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A Little Milk, A Little Honey
Jewish immigrants to America crowded into a tight ethnic huddle on New York’s Lower Rast Side. Yet for most of them it was still a land of promise
October 1966 | Volume 17, Issue 6
The Lower East Side was a vibrant community, hill of color and gusto, in which the Jewish immigrant felt marvelously at home, safe from the terrors of the alien city. But it was a setting too for fierce conflict and enervating strain. There were three major influences at work, each pulling in a separate direction: Jewish Orthodoxy, assimilationism, and the new socialist gospel. The immigrants were Orthodox, but their children tended to break away. Cheders (Hebrew schools) were everywhere, in basements and stores and tenements, and the old custom of giving a child a taste of honey when he was beginning to learn to read—as symbolic of the sweetness of study—persisted. But the young, eager to be accepted into American society, despised the old ways and their “greenhorn” teachers. Fathers began to view their sons as “freethinkers,” a term that was anathema to them. Observance of the Law declined, and the Saturday Sabbath was ignored by many Jews. A virulent antireligious tendency developed among many “enlightened” Jews, who would hold profane balls on the most sacred evening of the year—Yom Kippur—at which they would dance and eat nonkosher food. (Yom Kippur is a fast day.) And the trade-union movement also generated uneasiness among the pious elders of the Lower East Side. “Do you want us to bow down to your archaic God?” a radical newspaper asked. “Each era has its new Torah. Ours is one of freedom and justice.”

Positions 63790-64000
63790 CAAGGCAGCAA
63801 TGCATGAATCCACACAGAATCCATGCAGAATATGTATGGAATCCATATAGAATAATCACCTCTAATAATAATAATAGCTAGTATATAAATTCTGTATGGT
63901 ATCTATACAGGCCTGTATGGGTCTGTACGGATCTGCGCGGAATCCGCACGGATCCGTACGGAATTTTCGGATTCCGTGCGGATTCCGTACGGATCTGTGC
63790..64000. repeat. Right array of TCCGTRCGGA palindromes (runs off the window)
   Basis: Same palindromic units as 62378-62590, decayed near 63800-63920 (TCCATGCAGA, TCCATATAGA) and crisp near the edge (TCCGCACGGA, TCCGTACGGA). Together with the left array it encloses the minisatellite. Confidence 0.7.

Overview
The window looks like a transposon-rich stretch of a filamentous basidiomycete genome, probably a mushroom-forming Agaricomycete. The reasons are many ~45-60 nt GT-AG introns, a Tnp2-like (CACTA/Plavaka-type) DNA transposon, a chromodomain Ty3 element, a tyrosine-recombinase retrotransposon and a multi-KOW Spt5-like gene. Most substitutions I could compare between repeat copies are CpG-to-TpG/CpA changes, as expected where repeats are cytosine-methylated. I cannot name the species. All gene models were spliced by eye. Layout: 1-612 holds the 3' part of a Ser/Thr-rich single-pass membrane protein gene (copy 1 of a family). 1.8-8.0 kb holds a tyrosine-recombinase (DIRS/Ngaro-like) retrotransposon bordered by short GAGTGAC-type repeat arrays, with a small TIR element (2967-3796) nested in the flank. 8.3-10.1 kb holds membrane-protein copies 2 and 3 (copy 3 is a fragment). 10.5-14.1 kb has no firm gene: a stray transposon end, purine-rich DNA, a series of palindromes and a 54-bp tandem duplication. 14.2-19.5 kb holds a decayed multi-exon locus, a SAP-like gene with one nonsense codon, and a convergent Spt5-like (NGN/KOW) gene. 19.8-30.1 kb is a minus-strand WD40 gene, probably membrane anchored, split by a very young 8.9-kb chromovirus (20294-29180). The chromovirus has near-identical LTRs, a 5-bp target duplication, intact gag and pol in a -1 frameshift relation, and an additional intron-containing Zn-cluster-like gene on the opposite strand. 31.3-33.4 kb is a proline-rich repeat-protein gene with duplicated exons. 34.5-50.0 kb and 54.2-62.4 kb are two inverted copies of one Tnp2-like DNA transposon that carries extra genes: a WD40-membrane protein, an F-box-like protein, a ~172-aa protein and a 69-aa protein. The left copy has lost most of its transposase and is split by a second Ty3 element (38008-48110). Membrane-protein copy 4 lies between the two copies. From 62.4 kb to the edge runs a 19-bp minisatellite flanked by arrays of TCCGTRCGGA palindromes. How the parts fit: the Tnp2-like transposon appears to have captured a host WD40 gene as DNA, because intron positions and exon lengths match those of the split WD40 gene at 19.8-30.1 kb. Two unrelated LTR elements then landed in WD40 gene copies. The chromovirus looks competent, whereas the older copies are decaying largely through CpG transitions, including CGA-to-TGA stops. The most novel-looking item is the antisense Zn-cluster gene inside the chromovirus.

But for many immigrants the basic discontent was with their American experience itself. The golden province turned out to be a place of tenements and sweatshops. A familiar cry was “a klug af Columbus!” (“a curse on Columbus”) or, “Who ever asked him, Columbus, to discover America?” ElHs Island was called Trernindzl (Island of Tears), and Abraham Cahan, in his initial reaction to the horrors of immigration, thundered: “Be cursed, immigration! Cursed by those conditions which have brought you into being. How many souls have you broken, how many courageous and mighty souls have you shattered.” The fact remains that most Jewish immigrants, in the long run, made a happy adjustment to their new land.
After 1910, the Lower East Side went into a decline. Its strange glory was over. New areas of Jewish settlement opened up in Brooklyn, the Bronx, and in upper Manhattan. By the mid-twenties, less than ten per cent of New York’s Jews lived on the Lower East Side, although it still remained the heartland to which one returned to shop, to see Yiddish theatre, and to renew old ties. By 1924 Jewish immigration into the United States was severely reduced by new immigration laws, and the saga of mass immigration was done. But the intensities of the Jewish immigrant experience had already made an indelible mark on American culture and history that would endure for many years.